• 1/4 teaspoon ground black pepper
  • zest from 1 lemon
  • 2 tablespoons ghee melted or olive oil
1. Preheat the oven to 425F and prepare a large baking sheet with parchment paper.
2. Crumble the fish with your hands into a large mixing bowl. Add the sweet potato, eggs, almond flour, parsley, scallions, Old Bay seasoning, salt, hot sauce, paprika (I used smoked paprika), black pepper and lemon zest. Mix together well and refrigerate for 10 minutes.
3. Brush some ghee or olive oil on the parchment paper and scoop about 1/3 cup of the mixture into your hand and form patties about 1 inch thick. Place on baking sheet approximately 2.5 inches apart. Brush the tops of the patties with ghee or olive oil and bake for 20 minutes. Flip each patty and brush with more ghee or oil if desired and then bake for another 10 minutes until golden brown. Serve with a little lemon and homemade tartar sauce or special sauce (mayo + ketchup).

I didn’t brush the tops of my patties with ghee or olive oil and I definitely recommend it because mine were a teensy bit dry but nothing that couldn’t be fixed with some avocado and the flavor of these are 10/10 delicious!

If you make these, let me know how they turn out for you! These are definitely a Whole30 staple for me.


Easy Salmon Cakes & Roasted Portobellos

October 12, 2016

It’s finally pumpkin season! I’m so excited for fall…And Christmas! I’m that loony person who is already starting to buy christmas gifts haha. It’s getting very cold in Seattle and I’m not the biggest fan of how fast it’s getting dark out already but it’s nice to bundle up, drink tea and light candles inside. These two recipes below are brand new staple recipe in my life, I needed something easy and quick for lunches this week and these salmon cakes were perfect! I ate two cakes with tartar sauce and an apple with almond butter everyday this week. I just had a portobello cap as part of my dinner and I only set of the fire alarm once…something got a little smoky in my oven but the mushroom emerged unscathed thankfully! Tonight I also made a big batch of pumpkin pie oatmeal which I will post later this week, I literally cannot stop eating it!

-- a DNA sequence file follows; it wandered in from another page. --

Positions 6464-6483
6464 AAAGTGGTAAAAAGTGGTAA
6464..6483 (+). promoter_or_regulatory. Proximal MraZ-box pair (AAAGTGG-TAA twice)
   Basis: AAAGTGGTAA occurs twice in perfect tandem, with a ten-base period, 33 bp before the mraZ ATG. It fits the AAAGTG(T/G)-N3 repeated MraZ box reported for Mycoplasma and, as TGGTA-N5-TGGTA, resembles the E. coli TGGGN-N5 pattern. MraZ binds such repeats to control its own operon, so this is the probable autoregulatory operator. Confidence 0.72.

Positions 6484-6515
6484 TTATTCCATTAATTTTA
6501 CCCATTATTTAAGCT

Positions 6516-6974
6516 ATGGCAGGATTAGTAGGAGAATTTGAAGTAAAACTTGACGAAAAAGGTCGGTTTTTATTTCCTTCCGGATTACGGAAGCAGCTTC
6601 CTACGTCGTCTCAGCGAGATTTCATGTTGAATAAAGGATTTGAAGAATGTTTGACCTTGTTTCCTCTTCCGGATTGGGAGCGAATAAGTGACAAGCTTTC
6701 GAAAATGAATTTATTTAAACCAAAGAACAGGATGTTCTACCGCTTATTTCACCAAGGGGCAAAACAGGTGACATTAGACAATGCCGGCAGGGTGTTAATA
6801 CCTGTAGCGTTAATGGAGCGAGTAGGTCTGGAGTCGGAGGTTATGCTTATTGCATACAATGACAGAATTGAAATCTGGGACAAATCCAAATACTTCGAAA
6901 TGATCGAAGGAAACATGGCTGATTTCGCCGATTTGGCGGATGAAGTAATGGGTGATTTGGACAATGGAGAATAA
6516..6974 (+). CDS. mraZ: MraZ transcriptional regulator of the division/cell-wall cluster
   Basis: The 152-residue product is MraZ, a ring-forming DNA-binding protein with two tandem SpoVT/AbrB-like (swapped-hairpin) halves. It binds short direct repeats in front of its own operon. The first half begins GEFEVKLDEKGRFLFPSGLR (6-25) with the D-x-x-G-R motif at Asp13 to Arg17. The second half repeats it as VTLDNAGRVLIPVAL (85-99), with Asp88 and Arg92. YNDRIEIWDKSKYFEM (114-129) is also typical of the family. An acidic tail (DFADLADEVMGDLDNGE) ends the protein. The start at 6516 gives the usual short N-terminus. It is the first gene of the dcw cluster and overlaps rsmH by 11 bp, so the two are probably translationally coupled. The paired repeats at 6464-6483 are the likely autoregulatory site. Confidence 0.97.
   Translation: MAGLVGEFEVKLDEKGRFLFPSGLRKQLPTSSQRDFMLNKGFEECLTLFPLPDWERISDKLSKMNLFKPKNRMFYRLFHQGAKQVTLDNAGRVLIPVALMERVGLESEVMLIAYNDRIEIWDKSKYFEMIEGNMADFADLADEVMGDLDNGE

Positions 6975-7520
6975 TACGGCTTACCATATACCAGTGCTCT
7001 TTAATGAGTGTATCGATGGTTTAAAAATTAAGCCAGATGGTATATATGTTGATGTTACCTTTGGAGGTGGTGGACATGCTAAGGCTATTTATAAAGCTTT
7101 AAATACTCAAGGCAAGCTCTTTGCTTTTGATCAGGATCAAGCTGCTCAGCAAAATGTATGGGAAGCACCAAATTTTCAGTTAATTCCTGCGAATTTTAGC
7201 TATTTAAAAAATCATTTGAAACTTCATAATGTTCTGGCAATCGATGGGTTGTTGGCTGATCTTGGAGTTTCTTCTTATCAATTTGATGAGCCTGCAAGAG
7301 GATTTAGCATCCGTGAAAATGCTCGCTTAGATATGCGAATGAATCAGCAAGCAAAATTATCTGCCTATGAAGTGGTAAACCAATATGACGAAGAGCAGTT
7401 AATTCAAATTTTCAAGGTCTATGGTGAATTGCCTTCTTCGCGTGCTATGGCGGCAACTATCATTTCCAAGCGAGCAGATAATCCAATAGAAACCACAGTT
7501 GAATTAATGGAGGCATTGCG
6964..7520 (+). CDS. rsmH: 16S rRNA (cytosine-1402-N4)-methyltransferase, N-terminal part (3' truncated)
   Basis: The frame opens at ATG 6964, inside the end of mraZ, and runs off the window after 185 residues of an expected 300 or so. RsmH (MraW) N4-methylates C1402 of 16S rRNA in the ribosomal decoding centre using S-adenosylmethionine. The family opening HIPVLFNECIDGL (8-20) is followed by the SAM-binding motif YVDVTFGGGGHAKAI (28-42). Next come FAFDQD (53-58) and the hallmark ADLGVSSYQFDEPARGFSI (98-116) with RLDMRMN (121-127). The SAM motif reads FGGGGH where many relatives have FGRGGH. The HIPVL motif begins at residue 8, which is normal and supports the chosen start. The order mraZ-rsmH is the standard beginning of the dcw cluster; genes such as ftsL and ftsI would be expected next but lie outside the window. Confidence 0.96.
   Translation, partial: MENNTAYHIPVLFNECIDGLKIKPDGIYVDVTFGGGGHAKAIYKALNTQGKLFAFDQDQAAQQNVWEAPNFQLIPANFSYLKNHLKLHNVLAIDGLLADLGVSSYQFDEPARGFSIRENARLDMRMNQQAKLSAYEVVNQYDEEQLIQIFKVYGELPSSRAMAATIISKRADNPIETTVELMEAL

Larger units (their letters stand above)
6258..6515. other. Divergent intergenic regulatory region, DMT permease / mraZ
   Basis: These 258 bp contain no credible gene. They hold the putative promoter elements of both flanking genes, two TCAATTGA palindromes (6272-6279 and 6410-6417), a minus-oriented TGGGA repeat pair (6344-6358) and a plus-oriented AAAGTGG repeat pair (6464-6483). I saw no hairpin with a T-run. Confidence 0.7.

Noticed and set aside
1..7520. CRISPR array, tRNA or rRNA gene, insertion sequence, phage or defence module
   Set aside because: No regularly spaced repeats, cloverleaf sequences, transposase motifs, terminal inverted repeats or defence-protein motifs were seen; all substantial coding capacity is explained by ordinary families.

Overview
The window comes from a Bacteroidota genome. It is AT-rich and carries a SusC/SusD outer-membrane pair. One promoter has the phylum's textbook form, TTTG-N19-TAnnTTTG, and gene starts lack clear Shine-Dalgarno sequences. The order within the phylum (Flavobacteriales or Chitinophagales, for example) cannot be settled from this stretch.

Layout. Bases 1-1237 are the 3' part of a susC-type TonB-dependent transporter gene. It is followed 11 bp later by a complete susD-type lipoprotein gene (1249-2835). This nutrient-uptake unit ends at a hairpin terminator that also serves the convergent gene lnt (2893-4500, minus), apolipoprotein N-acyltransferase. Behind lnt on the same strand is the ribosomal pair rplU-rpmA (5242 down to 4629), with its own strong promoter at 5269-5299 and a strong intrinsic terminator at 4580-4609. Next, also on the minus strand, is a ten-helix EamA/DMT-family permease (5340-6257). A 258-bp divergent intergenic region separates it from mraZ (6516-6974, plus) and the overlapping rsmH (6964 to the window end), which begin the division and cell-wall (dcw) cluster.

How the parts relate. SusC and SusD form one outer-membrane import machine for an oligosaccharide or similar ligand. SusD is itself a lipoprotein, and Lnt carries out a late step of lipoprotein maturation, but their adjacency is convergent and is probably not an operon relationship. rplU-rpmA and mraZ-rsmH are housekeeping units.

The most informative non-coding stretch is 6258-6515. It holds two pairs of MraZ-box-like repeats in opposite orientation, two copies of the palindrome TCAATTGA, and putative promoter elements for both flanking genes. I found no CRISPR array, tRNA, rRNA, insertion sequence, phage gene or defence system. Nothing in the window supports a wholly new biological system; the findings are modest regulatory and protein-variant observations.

Easy make-ahead salmon cakes (paleo, GF)

  • 2 6oz. cans wild salmon, liquid drained off
  • ¼ cup sweet potato or butternut squash puree (canned or fresh)
  • 2 eggs
  • 2 Tbs. coconut flour
  • ¼ cup finely sliced scallions
  • 2 tsp. coconut aminos
  • 1 tsp. Dijon mustard
  • Pinch of salt and black pepper
  1. Prepare a baking sheet with parchment paper and preheat oven to 350 degrees F.
  2. In a mixing bowl, combine all ingredients to make around 6-7 cakes
  3. Bake until firm, about 30 minutes

These can be stored in the fridge for a few days. Ideally, reheat in a pan with some oil or butter. I ate mine with some tartar         sauce. These are delicious, high-protein and so easy to put together!

By Empowered Sustenance


Roasted Portobello Mushrooms

  • One large portobello mushroom cap per person
  • Garlic cloves
  • Montreal steak seasoning (I use the McCormick brand)
  • Olive oil or butter
  1. Preheat oven to 450 degrees F and prepare a baking sheet
  2. Pour a little olive oil or butter over the mushroom caps
  3. Either crush or mince as much garlic as you want and sprinkle over mushroom
  4. Sprinkle some steak seasoning on top!
  5. Cook for ~10-15 minutes or until it looks roasted

I eat just a mushroom cap like this as part of my dinner a lot. I just love the meatiness of the mushroom and the steak seasoning and butter combine into a really amazing flavor!



I hope you enjoyed these two recipes! Be sure to check back soon for my favorite pumpkin pie oatmeal recipe. It only takes 10 minutes and will make all your fall-pumpkin-recipe dreams come true!


The Best Cheeze Sauce

October 3, 2016

Tonight I did my meal prep for the week which included my favorite sweet potato kale egg muffins, cauliflower “fried rice”, and I tried a new recipe for a cashew-based cheese-like sauce that I wanted to put over some roasted broccoli for a side dish this week. I wasn’t expecting much from this sauce recipe but dang, it is DELICIOUS! It tastes very cheesy and its super healthy and easy to make. I knew immediately this would be one of my go-to recipes and I just have to share it! The recipe is from this blog, Vegan Yumminess, and she used it over pasta as a vegan mac and cheese which would be really good as well.

dsc_0809 dsc_0821 dsc_0825 dsc_0833dsc_0840dsc_0837dsc_0835

Cheeze Sauce (Vegan & Gluten-free):

  • 1 cup peeled/diced yellow potatoes (or russets)
  • ¼ cup peeled/diced carrots
  • ⅓ cup chopped onion
  • ¾ cup water (use liquid from pot of boiled vegetables)
  • ½ cup raw cashews
  • ¼ cup coconut milk
  • 2 tablespoons nutritional yeast flakes
  • 1 tablespoon lemon juice
  • ¾ to 1 teaspoon salt (or more to taste)
  • ¼ teaspoon garlic powder ( I used one small clove of garlic, could have used a little more I think)